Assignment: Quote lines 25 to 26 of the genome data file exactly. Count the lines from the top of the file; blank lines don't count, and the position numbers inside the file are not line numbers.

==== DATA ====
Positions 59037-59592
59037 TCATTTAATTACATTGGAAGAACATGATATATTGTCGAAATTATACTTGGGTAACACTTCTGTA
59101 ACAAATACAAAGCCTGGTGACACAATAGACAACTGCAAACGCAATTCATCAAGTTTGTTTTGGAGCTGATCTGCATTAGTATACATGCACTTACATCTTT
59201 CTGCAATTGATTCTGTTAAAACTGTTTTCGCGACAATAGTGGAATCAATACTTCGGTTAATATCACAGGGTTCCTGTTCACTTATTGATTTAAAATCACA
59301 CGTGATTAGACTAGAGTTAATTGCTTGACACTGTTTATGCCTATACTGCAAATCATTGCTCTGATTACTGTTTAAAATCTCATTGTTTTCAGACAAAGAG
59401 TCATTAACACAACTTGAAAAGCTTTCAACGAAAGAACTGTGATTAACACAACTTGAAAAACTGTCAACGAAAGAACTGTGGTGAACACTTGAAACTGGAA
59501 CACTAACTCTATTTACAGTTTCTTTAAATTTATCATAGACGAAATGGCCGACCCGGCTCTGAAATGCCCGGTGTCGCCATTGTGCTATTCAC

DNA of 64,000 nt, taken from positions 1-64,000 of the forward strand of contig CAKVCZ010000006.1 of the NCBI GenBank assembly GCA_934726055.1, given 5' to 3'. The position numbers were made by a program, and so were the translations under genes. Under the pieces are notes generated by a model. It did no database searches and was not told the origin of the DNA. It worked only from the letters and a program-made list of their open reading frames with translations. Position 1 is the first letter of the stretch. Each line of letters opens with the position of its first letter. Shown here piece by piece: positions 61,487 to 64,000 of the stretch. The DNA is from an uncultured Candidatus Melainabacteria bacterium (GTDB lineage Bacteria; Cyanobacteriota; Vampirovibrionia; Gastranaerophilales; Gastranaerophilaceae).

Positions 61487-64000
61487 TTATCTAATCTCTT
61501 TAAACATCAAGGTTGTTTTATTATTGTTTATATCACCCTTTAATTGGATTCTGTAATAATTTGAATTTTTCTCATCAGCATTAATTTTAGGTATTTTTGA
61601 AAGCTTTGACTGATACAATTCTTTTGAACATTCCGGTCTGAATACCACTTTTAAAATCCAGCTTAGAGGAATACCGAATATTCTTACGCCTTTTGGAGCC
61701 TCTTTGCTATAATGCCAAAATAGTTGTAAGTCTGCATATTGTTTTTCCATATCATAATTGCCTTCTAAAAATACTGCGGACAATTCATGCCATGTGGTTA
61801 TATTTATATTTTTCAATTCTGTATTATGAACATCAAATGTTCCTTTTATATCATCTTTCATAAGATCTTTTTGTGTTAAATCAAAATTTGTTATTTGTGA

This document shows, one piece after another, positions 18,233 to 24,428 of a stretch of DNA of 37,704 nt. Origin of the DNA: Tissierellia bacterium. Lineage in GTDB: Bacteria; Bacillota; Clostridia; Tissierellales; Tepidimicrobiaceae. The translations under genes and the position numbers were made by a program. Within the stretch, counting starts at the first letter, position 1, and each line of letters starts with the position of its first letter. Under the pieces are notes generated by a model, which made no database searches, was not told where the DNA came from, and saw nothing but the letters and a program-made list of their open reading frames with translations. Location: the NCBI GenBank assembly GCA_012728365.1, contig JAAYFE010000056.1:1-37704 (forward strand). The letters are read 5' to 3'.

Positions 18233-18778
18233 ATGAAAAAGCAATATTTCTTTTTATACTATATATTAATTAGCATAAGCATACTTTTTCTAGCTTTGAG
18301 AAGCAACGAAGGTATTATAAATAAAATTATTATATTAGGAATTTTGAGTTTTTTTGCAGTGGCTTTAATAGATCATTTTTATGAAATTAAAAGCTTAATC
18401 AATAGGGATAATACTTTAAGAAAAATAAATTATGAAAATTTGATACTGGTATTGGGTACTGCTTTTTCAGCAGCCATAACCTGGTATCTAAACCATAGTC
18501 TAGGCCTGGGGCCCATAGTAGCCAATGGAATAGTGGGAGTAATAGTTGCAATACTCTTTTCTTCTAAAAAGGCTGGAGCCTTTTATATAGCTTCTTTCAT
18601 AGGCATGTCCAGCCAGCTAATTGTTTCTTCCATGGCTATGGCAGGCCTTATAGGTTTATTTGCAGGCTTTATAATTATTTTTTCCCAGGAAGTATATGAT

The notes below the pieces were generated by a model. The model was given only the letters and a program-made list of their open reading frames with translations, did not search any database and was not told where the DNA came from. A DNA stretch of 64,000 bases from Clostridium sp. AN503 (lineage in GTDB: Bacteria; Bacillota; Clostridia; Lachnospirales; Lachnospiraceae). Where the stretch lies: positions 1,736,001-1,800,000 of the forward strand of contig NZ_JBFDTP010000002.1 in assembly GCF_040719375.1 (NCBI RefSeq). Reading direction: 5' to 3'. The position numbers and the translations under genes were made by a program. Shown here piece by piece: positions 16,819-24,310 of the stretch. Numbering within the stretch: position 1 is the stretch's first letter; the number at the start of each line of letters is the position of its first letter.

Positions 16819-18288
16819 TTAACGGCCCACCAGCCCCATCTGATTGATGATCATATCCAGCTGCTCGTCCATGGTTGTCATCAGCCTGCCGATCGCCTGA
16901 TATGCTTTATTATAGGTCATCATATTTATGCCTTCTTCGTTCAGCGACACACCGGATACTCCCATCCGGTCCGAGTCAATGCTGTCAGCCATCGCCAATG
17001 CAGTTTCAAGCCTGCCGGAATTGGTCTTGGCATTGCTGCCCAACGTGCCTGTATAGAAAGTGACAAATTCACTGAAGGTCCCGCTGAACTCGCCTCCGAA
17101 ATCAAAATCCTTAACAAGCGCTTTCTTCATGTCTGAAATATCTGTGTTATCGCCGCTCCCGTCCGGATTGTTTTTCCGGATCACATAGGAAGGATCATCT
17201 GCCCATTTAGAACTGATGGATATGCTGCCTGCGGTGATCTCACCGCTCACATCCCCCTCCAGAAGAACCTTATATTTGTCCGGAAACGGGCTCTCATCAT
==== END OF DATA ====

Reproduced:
16901 TATGCTTTATTATAGGTCATCATATTTATGCCTTCTTCGTTCAGCGACACACCGGATACTCCCATCCGGTCCGAGTCAATGCTGTCAGCCATCGCCAATG
17001 CAGTTTCAAGCCTGCCGGAATTGGTCTTGGCATTGCTGCCCAACGTGCCTGTATAGAAAGTGACAAATTCACTGAAGGTCCCGCTGAACTCGCCTCCGAA